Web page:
Droughts have far-reaching impacts on water security, health of natural systems, and profitability of agriculture, livestock businesses. Droughts affect the surface water cycle on various spatiotemporal scales. The deficits in soil moisture (soil moisture droughts) are of particular interest to the agriculture and livestock sectors. Once a drought has begun the important question is: when will the drought end?
In Australia, the evolution of soil moisture during drought events are influenced by large scale changes in global oceans. Information about the ocean states can thus be utilised to estimate the probability that an ongoing drought will end. We have worked on a statistical method (coded in python) that uses historical data of past drought events to estimate the soil moisture drought breaking probabilities at sub-seasonal timescales (4 to 12 weeks). The student will work on operationalising the method to provide near real-time estimates of probabilities that an ongoing drought will end through an online web interface.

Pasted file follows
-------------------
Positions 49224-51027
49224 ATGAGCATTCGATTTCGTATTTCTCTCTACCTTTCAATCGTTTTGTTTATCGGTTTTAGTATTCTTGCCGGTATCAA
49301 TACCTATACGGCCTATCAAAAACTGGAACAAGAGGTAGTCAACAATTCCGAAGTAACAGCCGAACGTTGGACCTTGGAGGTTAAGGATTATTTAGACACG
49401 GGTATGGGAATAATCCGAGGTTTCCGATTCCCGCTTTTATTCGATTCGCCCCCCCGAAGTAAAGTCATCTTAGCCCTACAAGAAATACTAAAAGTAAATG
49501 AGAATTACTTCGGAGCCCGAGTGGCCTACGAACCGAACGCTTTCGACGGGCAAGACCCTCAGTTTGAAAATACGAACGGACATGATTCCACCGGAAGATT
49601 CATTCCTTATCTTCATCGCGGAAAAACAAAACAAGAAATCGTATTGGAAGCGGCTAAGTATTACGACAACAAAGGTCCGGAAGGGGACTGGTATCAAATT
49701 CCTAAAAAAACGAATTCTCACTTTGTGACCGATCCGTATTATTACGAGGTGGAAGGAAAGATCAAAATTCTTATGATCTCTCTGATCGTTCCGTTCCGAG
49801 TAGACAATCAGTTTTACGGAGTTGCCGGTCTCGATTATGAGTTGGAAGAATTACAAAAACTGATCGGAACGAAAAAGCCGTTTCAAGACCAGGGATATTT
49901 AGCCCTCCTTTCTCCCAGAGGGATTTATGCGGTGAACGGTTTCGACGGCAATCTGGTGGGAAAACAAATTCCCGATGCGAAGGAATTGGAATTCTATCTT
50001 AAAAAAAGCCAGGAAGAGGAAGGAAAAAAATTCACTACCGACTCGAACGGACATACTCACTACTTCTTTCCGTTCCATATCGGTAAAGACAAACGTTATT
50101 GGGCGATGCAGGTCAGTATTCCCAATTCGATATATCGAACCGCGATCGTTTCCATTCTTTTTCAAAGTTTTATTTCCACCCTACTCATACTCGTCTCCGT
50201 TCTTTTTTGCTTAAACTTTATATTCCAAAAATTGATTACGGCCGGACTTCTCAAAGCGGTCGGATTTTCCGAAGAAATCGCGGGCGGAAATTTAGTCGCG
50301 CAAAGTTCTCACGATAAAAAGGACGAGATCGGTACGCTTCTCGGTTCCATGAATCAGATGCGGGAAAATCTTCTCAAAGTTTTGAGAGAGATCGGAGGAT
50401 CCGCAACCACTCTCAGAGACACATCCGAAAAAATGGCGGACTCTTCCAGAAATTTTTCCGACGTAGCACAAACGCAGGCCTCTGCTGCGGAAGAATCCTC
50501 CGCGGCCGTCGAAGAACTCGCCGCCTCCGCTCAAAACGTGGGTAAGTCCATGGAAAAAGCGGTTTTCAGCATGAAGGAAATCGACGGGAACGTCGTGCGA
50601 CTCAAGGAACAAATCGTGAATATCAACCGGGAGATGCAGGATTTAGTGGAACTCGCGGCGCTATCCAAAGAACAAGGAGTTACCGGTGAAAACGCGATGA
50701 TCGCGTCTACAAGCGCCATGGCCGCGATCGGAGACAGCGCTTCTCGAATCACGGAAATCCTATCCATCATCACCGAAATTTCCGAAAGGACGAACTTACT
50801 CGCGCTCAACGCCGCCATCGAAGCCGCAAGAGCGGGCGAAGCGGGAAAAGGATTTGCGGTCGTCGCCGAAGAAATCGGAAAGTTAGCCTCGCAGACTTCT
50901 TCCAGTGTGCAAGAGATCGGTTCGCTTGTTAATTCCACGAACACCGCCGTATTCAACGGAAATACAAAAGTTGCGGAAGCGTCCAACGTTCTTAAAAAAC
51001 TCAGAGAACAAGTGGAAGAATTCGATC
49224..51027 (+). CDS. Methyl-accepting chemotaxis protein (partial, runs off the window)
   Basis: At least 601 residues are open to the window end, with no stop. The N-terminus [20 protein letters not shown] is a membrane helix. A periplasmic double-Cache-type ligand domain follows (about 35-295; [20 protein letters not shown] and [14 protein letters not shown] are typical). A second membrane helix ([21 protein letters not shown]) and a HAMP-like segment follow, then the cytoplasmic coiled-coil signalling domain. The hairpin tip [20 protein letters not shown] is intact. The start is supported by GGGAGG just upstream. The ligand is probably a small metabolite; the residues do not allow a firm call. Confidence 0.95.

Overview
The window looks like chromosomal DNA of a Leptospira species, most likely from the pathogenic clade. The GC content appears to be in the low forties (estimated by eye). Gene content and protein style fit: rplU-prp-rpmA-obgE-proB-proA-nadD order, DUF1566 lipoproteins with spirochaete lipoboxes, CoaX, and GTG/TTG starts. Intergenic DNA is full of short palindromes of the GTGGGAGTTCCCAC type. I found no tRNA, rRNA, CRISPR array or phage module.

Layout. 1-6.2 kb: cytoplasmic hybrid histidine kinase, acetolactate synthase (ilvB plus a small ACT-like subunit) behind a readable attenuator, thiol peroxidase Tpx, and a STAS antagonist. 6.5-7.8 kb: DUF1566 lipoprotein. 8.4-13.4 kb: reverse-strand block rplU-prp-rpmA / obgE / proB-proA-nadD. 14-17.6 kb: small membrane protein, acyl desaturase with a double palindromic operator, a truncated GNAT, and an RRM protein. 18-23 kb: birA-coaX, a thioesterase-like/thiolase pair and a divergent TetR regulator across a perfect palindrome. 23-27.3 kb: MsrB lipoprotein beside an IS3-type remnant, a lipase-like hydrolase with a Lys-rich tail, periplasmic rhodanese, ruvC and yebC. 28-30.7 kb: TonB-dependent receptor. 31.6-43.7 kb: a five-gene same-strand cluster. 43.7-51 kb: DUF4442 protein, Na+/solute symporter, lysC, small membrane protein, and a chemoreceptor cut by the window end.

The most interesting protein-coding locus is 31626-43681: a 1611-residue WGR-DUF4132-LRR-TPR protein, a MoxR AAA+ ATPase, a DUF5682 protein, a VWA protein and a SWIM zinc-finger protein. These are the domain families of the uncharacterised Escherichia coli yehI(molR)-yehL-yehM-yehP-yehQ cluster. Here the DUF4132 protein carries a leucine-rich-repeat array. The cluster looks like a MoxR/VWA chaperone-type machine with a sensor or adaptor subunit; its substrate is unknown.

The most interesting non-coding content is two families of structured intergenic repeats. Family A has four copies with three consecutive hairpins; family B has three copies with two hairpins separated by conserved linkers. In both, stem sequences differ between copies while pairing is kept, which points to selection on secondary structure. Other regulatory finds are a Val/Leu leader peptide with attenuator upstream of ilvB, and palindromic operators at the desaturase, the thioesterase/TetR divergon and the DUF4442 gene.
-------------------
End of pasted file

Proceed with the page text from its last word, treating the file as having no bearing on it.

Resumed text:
To apply: the Undergraduate Scholarship application form can be found here.
Supervisors: Dr Anjana Devanand, Prof Jason Evans
Required skills: Experience programming in Python
Desirable skills: Experience with APIs, Experience with data visualisation tools such as Tableau or Power Bi, Basic knowledge of probability and statistics
Prior climate science knowledge is not required for this project. Data Science, computer science, and software engineering students are particularly encouraged to apply.
This project will be based at UNSW.